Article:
Such a small population teamed with a huge petro-dollar income explains Qatar's enviable GDP and might also explain a pervasive lax work ethic. My relentless attempts to speak with government officials, for example, go almost unnoticed and the promise of a meeting with the Ministry of Culture is preceded by an ultimately fruitless two-hour goose-chase around the city.

"Its imbedded into [Qatari] people's psyches that they are rich and that has created an attitude of not caring," says Omar Chaikhouni, a Syrian national and the media officer at the Qatar Foundation, the umbrella for much of Doha's cultural development. "This is something the emir and Qatar Foundation are desperately trying to change. We want to develop empathy."

A quick glance at websites such as qatarsucks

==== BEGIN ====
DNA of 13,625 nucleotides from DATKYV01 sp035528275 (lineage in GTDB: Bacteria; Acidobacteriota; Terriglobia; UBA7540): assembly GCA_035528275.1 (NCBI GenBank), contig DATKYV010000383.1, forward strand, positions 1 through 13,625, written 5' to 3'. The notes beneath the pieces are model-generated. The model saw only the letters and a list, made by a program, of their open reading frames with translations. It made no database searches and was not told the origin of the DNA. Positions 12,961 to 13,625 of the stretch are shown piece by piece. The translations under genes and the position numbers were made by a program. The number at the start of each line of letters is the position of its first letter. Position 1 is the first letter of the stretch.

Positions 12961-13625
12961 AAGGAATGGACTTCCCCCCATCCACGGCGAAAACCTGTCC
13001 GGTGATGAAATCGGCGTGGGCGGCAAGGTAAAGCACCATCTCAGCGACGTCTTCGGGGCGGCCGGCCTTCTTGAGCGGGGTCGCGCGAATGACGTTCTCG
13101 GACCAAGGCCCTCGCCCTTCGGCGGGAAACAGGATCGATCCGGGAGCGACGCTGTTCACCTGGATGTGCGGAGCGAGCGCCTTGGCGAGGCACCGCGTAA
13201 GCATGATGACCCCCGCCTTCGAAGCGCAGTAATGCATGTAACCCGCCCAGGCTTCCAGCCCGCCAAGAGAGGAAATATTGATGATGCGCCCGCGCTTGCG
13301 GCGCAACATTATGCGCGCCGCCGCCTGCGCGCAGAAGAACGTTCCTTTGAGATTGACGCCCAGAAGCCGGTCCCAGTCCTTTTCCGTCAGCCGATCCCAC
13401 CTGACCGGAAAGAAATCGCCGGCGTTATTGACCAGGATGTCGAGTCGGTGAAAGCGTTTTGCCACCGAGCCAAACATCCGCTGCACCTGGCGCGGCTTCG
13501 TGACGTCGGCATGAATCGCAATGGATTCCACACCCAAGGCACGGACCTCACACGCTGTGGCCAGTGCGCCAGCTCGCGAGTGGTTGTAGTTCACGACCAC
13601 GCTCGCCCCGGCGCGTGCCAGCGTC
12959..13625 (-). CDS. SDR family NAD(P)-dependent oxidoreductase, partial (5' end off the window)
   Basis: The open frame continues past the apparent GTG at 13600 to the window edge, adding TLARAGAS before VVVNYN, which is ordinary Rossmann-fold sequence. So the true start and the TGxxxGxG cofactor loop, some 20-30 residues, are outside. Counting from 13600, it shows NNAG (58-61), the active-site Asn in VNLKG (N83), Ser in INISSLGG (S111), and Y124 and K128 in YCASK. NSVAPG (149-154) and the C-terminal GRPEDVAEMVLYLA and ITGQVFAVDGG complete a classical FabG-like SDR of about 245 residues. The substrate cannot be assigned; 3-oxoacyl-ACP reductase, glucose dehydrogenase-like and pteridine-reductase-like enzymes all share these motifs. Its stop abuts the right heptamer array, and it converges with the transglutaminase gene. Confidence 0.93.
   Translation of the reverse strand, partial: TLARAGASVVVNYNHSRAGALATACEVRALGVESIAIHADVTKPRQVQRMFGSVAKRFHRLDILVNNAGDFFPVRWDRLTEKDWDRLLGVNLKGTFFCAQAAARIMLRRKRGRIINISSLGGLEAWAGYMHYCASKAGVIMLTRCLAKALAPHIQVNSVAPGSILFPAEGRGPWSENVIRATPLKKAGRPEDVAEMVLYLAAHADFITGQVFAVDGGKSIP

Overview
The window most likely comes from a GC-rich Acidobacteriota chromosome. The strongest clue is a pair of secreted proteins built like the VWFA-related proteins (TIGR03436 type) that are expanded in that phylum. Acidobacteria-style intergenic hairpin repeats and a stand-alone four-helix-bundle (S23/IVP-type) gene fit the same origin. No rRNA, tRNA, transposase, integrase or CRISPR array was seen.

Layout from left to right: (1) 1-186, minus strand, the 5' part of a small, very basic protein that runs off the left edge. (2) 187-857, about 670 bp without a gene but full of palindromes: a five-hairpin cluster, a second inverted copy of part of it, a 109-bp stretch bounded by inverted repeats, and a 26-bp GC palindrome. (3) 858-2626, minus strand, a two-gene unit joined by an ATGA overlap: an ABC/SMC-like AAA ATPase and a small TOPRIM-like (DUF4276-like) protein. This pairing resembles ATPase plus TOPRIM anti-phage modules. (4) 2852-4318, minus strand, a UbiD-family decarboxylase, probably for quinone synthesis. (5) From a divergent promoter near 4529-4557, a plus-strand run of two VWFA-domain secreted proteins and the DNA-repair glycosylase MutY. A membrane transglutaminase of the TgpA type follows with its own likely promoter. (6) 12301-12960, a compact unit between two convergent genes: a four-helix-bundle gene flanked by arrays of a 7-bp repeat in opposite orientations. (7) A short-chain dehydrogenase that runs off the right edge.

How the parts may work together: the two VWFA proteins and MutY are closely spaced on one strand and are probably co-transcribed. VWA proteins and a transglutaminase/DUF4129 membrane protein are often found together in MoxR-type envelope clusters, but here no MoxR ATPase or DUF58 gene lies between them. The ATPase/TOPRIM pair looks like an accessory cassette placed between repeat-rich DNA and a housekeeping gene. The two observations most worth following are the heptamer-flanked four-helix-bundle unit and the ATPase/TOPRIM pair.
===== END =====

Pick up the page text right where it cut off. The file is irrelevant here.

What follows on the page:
.com (which is banned in Qatar), reveals many others have witnessed the attitude that Chaikhouni is wrestling with: that migrant workers building Doha's future are disposable.

As the old saying goes: Rome wasn't built in a day. Only 30 years ago most Qataris were still living as Bedouins in the desert. By pouring money into education, culture and the arts, they are forging a more tolerant face for the Islamic world.

"The difference between Qatar and the rest of the Middle East is that Qatar has a master plan," says Lauren Fryer, an Australian working for Ritz-Carlton in Doha. "It's not a 'build it and they will come' attitude like Dubai or Bahrain but part of a long-term vision to raise the profile of the Middle East. They have had it all worked out for years."